The Nobel Prize in Chemistry in 2022 been granted Triple to develop click chemistry, an environmentally friendly way to quickly link molecules to develop cancer treatments, create materials and shed light on the way cells work.
Caroline R. Bertozzi of Stanford University in the United States, Morten Milldahl of the University of Copenhagen in Denmark, and K. Barry Sharpless of Scripps Research, also in the US, will share the 10 million SEK (£808,554) prize for ‘Development of Click Chemistry and Orthogonal Chemistry’.
Chemistry has made the modern world, from drugs to synthetic materials, from batteries to fuels, and flat screens to fertilizers. These innovations have often caused environmental and medical problems, clear examples being plastic pollution and health problems associated with “chemicals forever“.
So today’s chemists are fully aware of the need to consider the environment and the ethical impact of their creations. This prompted scientists to think carefully about how to innovate in a green and sustainable way, while creating new compounds and materials to meet the world’s challenges.
It is difficult to build new molecules. It often requires a large number of single chain reactions, each one hampered by side reactions that reduce sample purity. This increases the number and complexity of any other reaction steps, while producing harmful waste that needs careful and costly disposal.
how did that happen
This problem has already been solved Barry Sharpless In the early millennium. He coined the term “click chemistry”. It’s a concept in which molecules are simply, quickly, reliably and frequently bound together in the same way a seat belt is buckled. The idea was the chemical equivalent of a flat wardrobe, while everyone else was making furniture from scratch.
Sharpless also stipulated that tapping reactions should take place in water, rather than the harmful solvents commonly used by synthetic chemists to dissolve their reactants. This was a great concept because it would allow the creation of a fast, reliable and environmentally friendly molecule for new products.
But the challenge was making chemical belts and buckles. Morten Milldahl created the first example of click chemistry in 2008 while working on a well-studied reaction between two chemicals; Azides and Alkenes. These are often used to bind chemicals together, but they usually produce a muddy mess of reactants. But when copper was added to the mix, the reaction resulted in one incredibly stable product.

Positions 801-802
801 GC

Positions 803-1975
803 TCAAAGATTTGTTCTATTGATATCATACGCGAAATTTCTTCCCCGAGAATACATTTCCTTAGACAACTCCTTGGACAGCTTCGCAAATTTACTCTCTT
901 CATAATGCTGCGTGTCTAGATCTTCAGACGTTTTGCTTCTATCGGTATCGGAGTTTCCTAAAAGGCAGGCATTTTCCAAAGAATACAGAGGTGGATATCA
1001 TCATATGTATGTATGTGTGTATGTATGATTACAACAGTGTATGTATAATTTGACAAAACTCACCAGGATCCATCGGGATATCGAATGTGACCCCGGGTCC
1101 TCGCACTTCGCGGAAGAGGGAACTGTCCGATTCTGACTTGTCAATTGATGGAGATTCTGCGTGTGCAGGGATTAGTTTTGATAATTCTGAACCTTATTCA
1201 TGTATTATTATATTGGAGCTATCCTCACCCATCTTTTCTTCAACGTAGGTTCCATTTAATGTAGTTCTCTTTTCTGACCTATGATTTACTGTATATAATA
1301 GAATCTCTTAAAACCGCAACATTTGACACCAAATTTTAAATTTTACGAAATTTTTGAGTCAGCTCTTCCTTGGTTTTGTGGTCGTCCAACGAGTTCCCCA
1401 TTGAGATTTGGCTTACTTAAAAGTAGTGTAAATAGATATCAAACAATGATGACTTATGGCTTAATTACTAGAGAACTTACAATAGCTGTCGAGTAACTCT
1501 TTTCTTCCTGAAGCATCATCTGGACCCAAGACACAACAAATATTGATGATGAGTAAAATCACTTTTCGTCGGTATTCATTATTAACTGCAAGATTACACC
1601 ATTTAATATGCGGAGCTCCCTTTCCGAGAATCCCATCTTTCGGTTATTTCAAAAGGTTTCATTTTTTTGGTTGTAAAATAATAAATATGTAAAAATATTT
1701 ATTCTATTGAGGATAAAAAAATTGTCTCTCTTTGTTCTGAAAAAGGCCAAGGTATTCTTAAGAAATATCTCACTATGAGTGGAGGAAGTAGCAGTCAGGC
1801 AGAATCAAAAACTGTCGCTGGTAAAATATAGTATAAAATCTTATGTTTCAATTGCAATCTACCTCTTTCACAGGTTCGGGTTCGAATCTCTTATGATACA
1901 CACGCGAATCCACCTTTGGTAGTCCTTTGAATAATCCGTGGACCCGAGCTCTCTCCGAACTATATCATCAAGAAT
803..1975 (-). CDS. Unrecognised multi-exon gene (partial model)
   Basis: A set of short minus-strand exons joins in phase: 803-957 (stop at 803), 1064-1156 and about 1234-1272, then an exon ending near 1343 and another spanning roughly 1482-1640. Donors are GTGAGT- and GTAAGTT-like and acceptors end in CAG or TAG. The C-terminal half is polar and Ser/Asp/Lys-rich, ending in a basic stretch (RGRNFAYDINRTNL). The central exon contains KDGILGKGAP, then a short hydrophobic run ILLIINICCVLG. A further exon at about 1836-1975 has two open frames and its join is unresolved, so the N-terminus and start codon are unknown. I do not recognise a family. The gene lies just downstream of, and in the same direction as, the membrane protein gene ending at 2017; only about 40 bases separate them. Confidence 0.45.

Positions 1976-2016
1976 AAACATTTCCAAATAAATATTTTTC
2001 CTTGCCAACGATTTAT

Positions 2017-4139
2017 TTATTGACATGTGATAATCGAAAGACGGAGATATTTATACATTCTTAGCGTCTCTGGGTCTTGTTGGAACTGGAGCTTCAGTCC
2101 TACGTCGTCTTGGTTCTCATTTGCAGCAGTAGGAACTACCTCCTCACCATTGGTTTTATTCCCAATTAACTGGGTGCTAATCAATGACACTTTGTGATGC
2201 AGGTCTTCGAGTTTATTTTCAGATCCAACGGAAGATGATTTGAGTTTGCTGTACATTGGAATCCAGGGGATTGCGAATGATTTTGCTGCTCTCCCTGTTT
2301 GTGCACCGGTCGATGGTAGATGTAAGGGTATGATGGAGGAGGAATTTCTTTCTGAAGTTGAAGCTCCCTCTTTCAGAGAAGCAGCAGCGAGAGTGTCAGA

The reaction became very popular because it allowed chemists to quickly change the functions of a chemical or substance. There can be a chemical clamp attached to the fibers during manufacture and additional functions can be added later. The reaction made it easy to click on antibacterials, UV protection compounds, or materials that conduct electricity.
in 2004, Caroline Bertozzi He took click chemistry a step further by applying the principle to a biological problem. A common method for studying the behavior of molecules in a cell is to attach a glowing label that can be clearly seen under a microscope. However, attaching the label to exactly the correct part of the cell is difficult.
Bertozzi realized that click chemistry offered a solution. Unfortunately, copper, used in Meldal’s original method of chemistry, is toxic to living organisms, so it cannot be directly applied to the Bertozzi problem. Instead, I came up with a technology that works without copper. I attached “buckle” azide to a sugar molecule. This is absorbed into the cell, incorporated, and displayed on the cell surface. Then a modified alkaline substance (clip) attached to a fluorinated green molecule is added to the cell where it taps into a sugar azide. Then the cell can be easily tracked under the microscope.
Bertozzi’s technique has led to insights into how cancer cells evade our immune systems and helped develop methods for tracking cancer cells. It also helped direct radiation treatments to cancer cells, reducing damage to nearby healthy cells.
Stylish and effective click chemistry. It allowed chemicals to link together almost as seamlessly as tapping together two Lego blocks. Its simplicity saw its uses rapidly spread in the field of chemistry with applications in pharmaceuticals, DNA sequencing, and additive materials (such as magnetic and electrical). There is no doubt that the applications of this technology will expand and be applied to the world’s most pressing issues.